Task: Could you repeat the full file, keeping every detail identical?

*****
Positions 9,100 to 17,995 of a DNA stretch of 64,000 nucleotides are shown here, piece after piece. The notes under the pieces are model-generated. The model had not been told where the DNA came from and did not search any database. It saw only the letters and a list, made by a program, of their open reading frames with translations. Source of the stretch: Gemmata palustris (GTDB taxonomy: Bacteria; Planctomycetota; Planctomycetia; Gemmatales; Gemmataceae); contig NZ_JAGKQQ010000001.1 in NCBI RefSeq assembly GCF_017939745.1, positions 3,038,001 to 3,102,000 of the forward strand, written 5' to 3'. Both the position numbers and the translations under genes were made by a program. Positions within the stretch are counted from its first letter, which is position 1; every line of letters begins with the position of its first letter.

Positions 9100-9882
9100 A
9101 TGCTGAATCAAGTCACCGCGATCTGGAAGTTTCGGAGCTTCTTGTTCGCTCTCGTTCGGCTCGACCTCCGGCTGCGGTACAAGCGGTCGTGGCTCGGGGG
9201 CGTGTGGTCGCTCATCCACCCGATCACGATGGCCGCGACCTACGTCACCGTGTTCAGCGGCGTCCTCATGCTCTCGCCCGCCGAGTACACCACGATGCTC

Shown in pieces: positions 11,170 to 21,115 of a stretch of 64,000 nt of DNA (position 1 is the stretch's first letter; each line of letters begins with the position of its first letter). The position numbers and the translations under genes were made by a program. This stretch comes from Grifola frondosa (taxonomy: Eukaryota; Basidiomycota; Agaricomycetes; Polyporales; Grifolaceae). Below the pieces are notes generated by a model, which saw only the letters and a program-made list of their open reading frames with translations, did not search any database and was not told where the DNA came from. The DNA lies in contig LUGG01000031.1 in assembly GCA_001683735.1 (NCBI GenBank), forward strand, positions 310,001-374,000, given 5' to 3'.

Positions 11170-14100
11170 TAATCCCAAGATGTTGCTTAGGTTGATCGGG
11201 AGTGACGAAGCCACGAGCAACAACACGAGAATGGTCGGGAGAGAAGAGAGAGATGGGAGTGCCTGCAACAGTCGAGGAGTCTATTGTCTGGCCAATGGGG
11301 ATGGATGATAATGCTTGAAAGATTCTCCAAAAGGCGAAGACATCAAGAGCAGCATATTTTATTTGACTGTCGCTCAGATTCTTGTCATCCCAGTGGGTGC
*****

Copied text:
Positions 9,100 to 17,995 of a DNA stretch of 64,000 nucleotides are shown here, piece after piece. The notes under the pieces are model-generated. The model had not been told where the DNA came from and did not search any database. It saw only the letters and a list, made by a program, of their open reading frames with translations. Source of the stretch: Gemmata palustris (GTDB taxonomy: Bacteria; Planctomycetota; Planctomycetia; Gemmatales; Gemmataceae); contig NZ_JAGKQQ010000001.1 in NCBI RefSeq assembly GCF_017939745.1, positions 3,038,001 to 3,102,000 of the forward strand, written 5' to 3'. Both the position numbers and the translations under genes were made by a program. Positions within the stretch are counted from its first letter, which is position 1; every line of letters begins with the position of its first letter.

Positions 9100-9882
9100 A
9101 TGCTGAATCAAGTCACCGCGATCTGGAAGTTTCGGAGCTTCTTGTTCGCTCTCGTTCGGCTCGACCTCCGGCTGCGGTACAAGCGGTCGTGGCTCGGGGG
9201 CGTGTGGTCGCTCATCCACCCGATCACGATGGCCGCGACCTACGTCACCGTGTTCAGCGGCGTCCTCATGCTCTCGCCCGCCGAGTACACCACGATGCTC

Shown in pieces: positions 11,170 to 21,115 of a stretch of 64,000 nt of DNA (position 1 is the stretch's first letter; each line of letters begins with the position of its first letter). The position numbers and the translations under genes were made by a program. This stretch comes from Grifola frondosa (taxonomy: Eukaryota; Basidiomycota; Agaricomycetes; Polyporales; Grifolaceae). Below the pieces are notes generated by a model, which saw only the letters and a program-made list of their open reading frames with translations, did not search any database and was not told where the DNA came from. The DNA lies in contig LUGG01000031.1 in assembly GCA_001683735.1 (NCBI GenBank), forward strand, positions 310,001-374,000, given 5' to 3'.

Positions 11170-14100
11170 TAATCCCAAGATGTTGCTTAGGTTGATCGGG
11201 AGTGACGAAGCCACGAGCAACAACACGAGAATGGTCGGGAGAGAAGAGAGAGATGGGAGTGCCTGCAACAGTCGAGGAGTCTATTGTCTGGCCAATGGGG
11301 ATGGATGATAATGCTTGAAAGATTCTCCAAAAGGCGAAGACATCAAGAGCAGCATATTTTATTTGACTGTCGCTCAGATTCTTGTCATCCCAGTGGGTGC